WASHINGTON — Frederick Douglass, the slave turned abolitionist, believed in freedom and equality for “all of us, regardless of our race, gender, religion or sexual orientation,” his great-great-granddaughter said Wednesday at the unveiling of a statue of Douglass in the Capitol.The descendant, Nettie Washington Douglass, spoke beneath the bronze statue of Douglass in Emancipation Hall on the day known as Juneteenth, or Emancipation Day, before a crowd of 600 visitors that included Congressional leaders, relatives, current and former city officials, rights activists and historians.Ms. Douglass’s nod to her ancestor’s support of equality came as the Supreme Court, in chambers just across the street, was preparing to decide cases involving same-sex marriage, affirmative action and voting rights....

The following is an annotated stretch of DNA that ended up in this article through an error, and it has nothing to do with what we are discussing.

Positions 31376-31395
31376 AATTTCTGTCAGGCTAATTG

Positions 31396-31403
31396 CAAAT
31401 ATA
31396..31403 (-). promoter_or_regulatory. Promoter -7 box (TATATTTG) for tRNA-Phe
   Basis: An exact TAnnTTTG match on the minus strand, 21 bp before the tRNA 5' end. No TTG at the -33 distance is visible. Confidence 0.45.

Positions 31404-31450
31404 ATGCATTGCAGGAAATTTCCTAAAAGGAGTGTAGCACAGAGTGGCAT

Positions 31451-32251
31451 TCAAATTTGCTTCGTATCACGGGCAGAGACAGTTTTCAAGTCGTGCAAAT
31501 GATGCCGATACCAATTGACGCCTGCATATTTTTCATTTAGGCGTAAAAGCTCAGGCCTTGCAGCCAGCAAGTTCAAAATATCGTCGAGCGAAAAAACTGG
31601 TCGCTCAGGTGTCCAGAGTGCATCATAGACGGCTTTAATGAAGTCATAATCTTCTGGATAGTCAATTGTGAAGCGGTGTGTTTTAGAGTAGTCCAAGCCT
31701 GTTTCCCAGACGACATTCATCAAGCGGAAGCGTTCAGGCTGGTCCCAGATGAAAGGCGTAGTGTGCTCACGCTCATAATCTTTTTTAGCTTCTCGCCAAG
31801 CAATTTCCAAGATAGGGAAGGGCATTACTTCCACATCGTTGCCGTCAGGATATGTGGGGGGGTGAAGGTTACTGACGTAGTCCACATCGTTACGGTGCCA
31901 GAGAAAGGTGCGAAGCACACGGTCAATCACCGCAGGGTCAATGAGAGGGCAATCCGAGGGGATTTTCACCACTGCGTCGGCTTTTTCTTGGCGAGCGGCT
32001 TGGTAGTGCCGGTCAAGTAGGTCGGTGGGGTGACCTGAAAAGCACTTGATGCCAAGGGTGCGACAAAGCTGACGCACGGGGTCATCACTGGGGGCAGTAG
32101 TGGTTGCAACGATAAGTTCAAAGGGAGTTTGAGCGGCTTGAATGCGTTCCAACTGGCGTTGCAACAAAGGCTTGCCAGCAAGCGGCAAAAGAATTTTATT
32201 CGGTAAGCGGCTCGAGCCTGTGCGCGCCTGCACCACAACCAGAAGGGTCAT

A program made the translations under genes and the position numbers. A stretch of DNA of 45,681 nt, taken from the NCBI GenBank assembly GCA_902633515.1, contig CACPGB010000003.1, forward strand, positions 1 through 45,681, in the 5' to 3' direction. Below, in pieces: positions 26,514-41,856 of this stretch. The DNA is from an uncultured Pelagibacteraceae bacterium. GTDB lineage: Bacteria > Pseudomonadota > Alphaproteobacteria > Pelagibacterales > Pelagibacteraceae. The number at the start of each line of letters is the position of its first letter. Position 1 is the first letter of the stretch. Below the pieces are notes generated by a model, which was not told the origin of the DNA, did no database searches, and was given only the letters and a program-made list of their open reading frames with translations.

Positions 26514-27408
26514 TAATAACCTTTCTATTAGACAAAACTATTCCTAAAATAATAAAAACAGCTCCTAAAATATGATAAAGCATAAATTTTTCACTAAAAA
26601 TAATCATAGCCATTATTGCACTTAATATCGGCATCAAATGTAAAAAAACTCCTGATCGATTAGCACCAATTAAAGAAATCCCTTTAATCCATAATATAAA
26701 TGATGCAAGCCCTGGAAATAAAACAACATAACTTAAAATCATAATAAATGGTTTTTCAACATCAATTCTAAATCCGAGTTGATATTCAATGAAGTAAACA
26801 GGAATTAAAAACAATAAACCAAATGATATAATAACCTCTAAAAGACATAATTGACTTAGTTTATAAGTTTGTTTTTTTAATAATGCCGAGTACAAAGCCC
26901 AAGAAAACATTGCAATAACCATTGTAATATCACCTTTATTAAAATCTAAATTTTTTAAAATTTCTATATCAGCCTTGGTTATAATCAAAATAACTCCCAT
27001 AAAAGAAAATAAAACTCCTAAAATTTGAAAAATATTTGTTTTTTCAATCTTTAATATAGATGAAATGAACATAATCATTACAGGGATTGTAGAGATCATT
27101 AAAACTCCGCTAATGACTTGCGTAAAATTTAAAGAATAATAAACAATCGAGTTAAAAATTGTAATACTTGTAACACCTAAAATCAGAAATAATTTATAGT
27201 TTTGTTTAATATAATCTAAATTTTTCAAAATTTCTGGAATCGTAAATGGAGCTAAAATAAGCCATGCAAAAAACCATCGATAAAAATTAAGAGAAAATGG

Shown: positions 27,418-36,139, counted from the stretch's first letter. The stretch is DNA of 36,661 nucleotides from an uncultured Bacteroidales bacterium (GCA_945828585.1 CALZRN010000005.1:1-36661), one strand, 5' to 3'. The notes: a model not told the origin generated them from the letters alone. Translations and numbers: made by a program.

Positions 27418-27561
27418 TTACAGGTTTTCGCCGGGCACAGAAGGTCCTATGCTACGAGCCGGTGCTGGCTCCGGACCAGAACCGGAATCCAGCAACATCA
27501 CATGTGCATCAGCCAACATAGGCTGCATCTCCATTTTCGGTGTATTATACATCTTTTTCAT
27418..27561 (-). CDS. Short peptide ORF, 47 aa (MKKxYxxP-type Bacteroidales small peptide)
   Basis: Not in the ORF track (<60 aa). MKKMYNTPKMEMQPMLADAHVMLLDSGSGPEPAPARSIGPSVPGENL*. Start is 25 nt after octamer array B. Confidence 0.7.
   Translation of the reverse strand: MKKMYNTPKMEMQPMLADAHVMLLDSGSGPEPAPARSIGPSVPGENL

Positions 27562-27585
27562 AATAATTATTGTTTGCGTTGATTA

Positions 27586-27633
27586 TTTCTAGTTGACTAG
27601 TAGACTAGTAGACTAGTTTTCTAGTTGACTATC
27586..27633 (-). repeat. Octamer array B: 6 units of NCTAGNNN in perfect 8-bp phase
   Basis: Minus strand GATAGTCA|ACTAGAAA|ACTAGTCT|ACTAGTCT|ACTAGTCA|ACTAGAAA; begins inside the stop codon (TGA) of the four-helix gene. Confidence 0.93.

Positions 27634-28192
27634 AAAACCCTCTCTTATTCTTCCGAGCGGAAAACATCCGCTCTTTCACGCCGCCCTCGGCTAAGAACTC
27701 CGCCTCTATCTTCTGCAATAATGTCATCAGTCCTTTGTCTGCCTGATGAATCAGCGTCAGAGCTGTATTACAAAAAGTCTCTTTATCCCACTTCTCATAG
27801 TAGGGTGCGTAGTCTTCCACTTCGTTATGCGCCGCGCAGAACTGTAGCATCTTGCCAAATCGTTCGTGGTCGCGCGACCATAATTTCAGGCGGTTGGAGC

SOURCE: NBC News
More than half a century after she refused to give up her seat on an Alabama city bus, Rosa Parks has an immovable place in the U.S. Capitol — the first black woman to be honored with a statue there.President Barack Obama and congressional leaders from both parties said at an unveiling Wednesday that the depiction was fitting: Parks is shown seated, hands clasped in front of her, eyes fixed forward.“Rosa Parks’ singular act of disobedience launched a movement,” Obama said. “The tired feet of those who walked the dusty roads of Montgomery helped a nation see that to which it had once been blind.”...
WASHINGTON — A statue of Frederick Douglass will soon be moved to the United States Capitol alongside statues of luminaries from the 50 states, and District of Columbia leaders are planning to celebrate the move.Delegate Eleanor Holmes Norton, who represents the district in Congress, will host an event Monday evening to call attention to the statue’s upcoming relocation....
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